Future FDA Meeting Will Discuss Stricter Approval Process For Metal-On-Metal Hip Replacement Systems

In a recent turn of events, consumer rights activists have blamed the U.S. Food and Drug Administration (FDA) for the introduction of several dangerous medical devices. Subsequently, these current FDA regulations have played a significant role in allowing dangerous metal-on-metal hip replacement systems to be sold to unsuspecting consumers. As a result, criticism regarding the current regulations for these devices, or lack thereof, has reached an all time high.

Of particular concern to consumer rights activists, is the current approval process for several metal-on-metal hip replacement systems. One activist group, Consumer Reports, has suggested that the current regulatory policies are not strict enough and therefore warrant revision. However, increased scrutiny has forced the FDA to take matters into their own hands. The agency says it will hold a two-day meeting, beginning June 27, to consider whether more rigorous testing standards are needed.

According to a recent Consumer Union report, there are several medical devices that have been given approval by the FDA without having been the subject of rigorous testing. The report acknowledges that manufacturers often are required to do nothing more than file paperwork and pay a user fee before bringing their products to market.

Consumer Reports emphasizes the fact that several devices, over recent years, have exhibited significant problems and demonstrated a propensity for failure. According to their recent report, metal-on-metal hip replacement systems are among those generating significant concern. These devices have become synonymous with failure and the development of severe complications.

The wear and tear generated by metallic components may lead to significant deterioration over a seemingly short period of time. This degeneration has a tendency to create minute metal shavings that have the potential to cause significant damage to an individual. As a result, these metal pieces may lead to the development of metallosis. Metallosis witnesses the leeching of hazardous metal shards into the fluid of surrounding tissue. The resulting damage may lead to severe pain and even the death of localized tissue.

Metal-on-metal hip replacement systems were given approval by the FDA’s 510K provision without having to partake in safety tests. A practice such as this has proven to be flawed, and in doing so, placed millions of consumers in harms way. According to activists, this 510K provision as the culprit for allowing these dangerous devices on the market.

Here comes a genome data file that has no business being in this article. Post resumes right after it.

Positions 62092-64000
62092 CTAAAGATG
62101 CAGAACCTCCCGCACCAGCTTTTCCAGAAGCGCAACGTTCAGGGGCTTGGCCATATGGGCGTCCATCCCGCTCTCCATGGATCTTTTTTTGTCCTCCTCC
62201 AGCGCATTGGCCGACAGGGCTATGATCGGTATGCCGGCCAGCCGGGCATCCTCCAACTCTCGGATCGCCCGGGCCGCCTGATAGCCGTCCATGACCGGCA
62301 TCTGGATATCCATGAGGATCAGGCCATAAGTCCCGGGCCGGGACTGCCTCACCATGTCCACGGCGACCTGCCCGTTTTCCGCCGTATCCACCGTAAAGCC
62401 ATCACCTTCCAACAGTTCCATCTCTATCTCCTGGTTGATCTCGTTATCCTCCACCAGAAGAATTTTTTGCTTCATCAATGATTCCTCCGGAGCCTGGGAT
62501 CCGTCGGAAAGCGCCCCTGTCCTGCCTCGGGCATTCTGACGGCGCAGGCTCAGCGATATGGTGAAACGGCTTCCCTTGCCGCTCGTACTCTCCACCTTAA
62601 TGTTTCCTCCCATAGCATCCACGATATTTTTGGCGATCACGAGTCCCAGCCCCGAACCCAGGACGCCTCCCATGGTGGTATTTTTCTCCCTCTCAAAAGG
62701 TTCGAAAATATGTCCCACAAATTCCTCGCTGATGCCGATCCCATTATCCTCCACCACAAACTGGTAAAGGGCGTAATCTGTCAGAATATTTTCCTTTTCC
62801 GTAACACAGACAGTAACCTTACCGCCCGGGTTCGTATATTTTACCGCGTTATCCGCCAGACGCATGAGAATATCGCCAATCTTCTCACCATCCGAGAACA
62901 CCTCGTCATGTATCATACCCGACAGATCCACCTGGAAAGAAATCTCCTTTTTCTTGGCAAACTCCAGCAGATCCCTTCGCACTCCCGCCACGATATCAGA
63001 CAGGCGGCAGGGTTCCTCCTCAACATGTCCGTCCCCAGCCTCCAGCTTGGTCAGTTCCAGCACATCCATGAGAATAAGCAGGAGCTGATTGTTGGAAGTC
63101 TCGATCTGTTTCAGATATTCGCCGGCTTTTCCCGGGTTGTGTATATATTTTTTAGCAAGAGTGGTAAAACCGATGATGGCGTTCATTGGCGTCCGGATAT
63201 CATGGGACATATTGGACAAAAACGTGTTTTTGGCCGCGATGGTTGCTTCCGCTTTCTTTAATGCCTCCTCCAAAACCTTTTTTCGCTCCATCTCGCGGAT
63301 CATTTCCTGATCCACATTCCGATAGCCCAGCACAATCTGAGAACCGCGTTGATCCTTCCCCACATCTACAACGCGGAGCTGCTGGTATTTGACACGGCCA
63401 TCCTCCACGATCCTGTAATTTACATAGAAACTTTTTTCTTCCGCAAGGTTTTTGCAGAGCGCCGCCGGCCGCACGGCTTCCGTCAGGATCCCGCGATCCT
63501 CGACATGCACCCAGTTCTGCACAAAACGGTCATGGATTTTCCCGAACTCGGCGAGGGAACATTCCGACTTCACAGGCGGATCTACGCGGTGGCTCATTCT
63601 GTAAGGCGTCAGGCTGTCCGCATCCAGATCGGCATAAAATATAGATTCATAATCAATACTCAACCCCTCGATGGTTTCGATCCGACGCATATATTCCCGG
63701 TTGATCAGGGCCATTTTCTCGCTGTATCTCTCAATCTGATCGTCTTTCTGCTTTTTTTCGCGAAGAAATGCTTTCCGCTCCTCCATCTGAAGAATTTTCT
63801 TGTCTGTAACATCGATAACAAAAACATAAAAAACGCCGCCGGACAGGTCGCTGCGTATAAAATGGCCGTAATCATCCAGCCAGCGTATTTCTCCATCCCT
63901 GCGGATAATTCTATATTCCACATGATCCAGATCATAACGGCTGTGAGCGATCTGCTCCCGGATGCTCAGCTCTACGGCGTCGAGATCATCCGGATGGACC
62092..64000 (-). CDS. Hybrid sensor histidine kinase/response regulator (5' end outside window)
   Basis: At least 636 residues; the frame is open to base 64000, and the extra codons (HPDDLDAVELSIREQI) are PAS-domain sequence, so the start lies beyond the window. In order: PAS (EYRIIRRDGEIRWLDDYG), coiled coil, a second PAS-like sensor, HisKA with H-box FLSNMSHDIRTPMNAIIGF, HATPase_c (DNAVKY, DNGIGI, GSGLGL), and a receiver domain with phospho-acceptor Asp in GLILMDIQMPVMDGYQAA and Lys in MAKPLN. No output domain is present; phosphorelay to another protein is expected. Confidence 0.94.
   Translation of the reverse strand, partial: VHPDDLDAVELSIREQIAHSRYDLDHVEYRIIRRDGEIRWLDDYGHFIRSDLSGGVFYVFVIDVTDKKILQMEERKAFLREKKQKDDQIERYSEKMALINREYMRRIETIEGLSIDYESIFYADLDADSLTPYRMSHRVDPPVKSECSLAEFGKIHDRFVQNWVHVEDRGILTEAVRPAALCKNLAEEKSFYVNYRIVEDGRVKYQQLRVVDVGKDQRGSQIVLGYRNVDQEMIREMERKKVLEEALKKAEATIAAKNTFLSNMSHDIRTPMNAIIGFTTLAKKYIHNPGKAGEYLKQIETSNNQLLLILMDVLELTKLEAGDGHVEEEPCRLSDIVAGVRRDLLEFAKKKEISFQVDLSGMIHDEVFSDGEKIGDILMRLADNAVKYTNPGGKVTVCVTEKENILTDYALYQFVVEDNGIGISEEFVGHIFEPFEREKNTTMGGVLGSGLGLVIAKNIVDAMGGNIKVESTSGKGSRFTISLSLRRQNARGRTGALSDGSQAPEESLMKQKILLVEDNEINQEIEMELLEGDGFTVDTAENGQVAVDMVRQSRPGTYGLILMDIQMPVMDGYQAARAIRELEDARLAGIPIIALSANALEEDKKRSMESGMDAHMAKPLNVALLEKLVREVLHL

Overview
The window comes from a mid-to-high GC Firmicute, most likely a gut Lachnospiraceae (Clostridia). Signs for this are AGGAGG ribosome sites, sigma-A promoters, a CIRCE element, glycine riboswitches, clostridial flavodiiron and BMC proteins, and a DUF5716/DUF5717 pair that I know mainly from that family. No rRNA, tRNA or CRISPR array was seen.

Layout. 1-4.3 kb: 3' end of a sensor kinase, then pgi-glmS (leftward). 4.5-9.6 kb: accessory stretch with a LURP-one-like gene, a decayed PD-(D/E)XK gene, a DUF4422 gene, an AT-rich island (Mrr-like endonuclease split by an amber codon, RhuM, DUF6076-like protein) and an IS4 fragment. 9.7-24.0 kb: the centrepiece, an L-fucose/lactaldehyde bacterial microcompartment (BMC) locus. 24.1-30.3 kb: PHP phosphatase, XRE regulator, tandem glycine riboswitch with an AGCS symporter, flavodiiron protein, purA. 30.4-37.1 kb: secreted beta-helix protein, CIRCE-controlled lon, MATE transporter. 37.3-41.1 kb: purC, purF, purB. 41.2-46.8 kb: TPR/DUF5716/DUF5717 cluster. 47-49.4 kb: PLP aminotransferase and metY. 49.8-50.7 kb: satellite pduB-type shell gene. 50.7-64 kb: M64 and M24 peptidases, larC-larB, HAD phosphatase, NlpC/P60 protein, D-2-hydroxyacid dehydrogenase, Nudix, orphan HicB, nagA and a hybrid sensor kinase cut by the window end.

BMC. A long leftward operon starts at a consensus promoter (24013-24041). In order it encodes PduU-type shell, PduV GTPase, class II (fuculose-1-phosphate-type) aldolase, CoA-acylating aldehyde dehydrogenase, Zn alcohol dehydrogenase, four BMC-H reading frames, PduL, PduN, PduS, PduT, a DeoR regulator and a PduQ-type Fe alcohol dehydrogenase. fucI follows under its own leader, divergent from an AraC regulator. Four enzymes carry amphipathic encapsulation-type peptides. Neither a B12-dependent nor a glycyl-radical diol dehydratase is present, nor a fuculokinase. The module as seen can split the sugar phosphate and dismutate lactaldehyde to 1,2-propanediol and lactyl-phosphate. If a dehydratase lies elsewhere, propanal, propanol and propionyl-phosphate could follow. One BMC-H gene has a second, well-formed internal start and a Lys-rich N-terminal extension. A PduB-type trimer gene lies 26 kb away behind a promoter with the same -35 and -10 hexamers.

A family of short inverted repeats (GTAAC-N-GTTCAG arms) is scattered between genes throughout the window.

“510K” refers to the Medical Device Amendment (MDA) of 1976 statutory provision from which FDA granted itself the authority to make exceptions for post-1976 medical devices that the Agency deemed “substantially equivalent” to older products. Essentially, the process works like this: if a manufacturer wants to market a new medical device that falls into a category FDA deems is of “low risk” (e.g., surgical mesh), that product can be marketed without the usual pre-market testing and without formal FDA approval so long as the manufacturer can show that the device is relatively close in design and intended use to a product that is already being marketed. That is so, even if the “old” product was itself never tested or approved by FDA.

What’s worse is that, as it happened, the vast majority of products introduced to the market since 1976 have fallen into this 510K “loophole,” so that most medical devices sold today have never been tested in compliance with the pre-market testing requirements of the MDA, nor have they been formally “approved” by FDA. As such, this lack of strict regulations has allowed dangerous devices to be placed into the U.S. market.

In response to the growing concern over metal-on-metal hip replacement systems, the FDA says it will hold a two-day meeting beginning June 27 to consider whether more rigorous testing standards are needed. The results of the meeting will have an overwhelming affect on the future of these devices and how they are regulated.

Do I Have a Defective Hip Replacement Lawsuit?

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If you or a loved one has been injured by a defective hip replacement you may be entitled to financial compensation. For a free case review, please click the link below or call toll free 24 hrs/day 1-(949) 557-5800.